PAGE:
Media Briefing/Press ConferenceFrom: Australian Science Media Centre
Around 1 in 25 women who give birth in Australia use some form of assisted reproductive technology (ART) to achieve their pregnancy. The use of ART, however, is not without controversy and there are important ethical considerations in both the clinical and research contexts.
The National Health and Medical Research Council (NHMRC), through the work of the Australian Health Ethics Committee (AHEC), has a well-established role in the provision of ethical advice for ART. On April 20 the CEO of NHMRC will issue the Ethical guidelines on the use of assisted reproductive technology in clinical practice and research, 2017 (the ART guidelines).
The previous ART guidelines were issued in 2004, with only the research guidelines updated in 2007. The 2017 update ensures that the ART guidelines provide contemporary advice to support the ethical conduct of ART in clinical practice.
Fertility and IVF clinics must adhere to these ART guidelines in order to be accredited.
This briefing will present the guidelines and will cover a number of issues including:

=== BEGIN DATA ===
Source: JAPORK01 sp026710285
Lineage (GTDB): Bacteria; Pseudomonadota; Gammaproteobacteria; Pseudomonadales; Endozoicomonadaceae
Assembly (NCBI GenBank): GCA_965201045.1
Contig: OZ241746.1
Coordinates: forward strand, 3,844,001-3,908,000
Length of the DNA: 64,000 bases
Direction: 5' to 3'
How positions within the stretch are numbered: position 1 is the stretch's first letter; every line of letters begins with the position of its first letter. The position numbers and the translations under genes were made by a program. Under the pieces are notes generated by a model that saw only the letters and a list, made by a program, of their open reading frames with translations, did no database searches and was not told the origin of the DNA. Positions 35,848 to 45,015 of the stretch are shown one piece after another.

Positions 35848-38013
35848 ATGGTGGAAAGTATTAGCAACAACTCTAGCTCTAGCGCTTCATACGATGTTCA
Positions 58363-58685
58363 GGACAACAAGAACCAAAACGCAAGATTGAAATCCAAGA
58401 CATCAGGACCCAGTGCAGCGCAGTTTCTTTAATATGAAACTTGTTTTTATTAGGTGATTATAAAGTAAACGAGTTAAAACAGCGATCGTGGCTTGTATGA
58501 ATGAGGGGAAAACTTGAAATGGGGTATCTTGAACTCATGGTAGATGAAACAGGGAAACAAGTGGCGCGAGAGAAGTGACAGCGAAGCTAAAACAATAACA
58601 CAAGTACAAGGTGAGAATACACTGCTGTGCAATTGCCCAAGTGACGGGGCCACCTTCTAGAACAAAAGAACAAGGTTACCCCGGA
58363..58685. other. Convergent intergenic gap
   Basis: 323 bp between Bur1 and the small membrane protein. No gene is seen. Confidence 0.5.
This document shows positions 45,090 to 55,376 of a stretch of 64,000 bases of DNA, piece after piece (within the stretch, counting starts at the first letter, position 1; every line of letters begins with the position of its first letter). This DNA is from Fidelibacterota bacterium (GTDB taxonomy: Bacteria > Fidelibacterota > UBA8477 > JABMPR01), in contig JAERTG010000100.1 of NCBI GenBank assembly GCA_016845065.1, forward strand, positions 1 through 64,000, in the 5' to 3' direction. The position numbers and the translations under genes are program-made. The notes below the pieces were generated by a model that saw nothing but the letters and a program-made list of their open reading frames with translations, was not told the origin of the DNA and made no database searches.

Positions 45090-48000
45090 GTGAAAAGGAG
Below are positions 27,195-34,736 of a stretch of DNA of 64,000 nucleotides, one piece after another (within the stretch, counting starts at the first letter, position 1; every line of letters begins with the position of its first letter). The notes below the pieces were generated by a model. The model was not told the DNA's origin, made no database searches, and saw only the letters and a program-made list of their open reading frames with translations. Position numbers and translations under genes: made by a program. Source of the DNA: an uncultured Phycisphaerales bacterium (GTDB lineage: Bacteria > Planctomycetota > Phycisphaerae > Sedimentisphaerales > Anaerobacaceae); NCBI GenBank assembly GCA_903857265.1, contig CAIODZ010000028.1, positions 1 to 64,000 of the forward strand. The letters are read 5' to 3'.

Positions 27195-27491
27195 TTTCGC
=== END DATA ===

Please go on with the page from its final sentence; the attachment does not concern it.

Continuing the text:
- information giving, counselling and consent requirements
- sex selection for non-medical purposes
- the use of donated gametes and embryos
- pre-implantation genetic testing
- the collection and use of eggs and sperm from persons who are deceased or dying, and the use of stored eggs, sperm and embryos after the death of a person.
Copies of the embargoed material will be available from 17:00 AEST Wednesday 19 April on Scimex for journalists with a login. They are also available on request - contact us on (08) 7120 8666 or by email.
Further information about the development of the ART guidelines is available on the NHMRC website.
- Professor Anne Kelso AO is CEO of the National Health and Medical Research Council
- Professor Ian Olver AM is Chair of the Australian Health Ethics Committee, NHMRC
Date: Thu 20 April 2016
Start Time: 09:00am AEST
Duration: Approx 45 min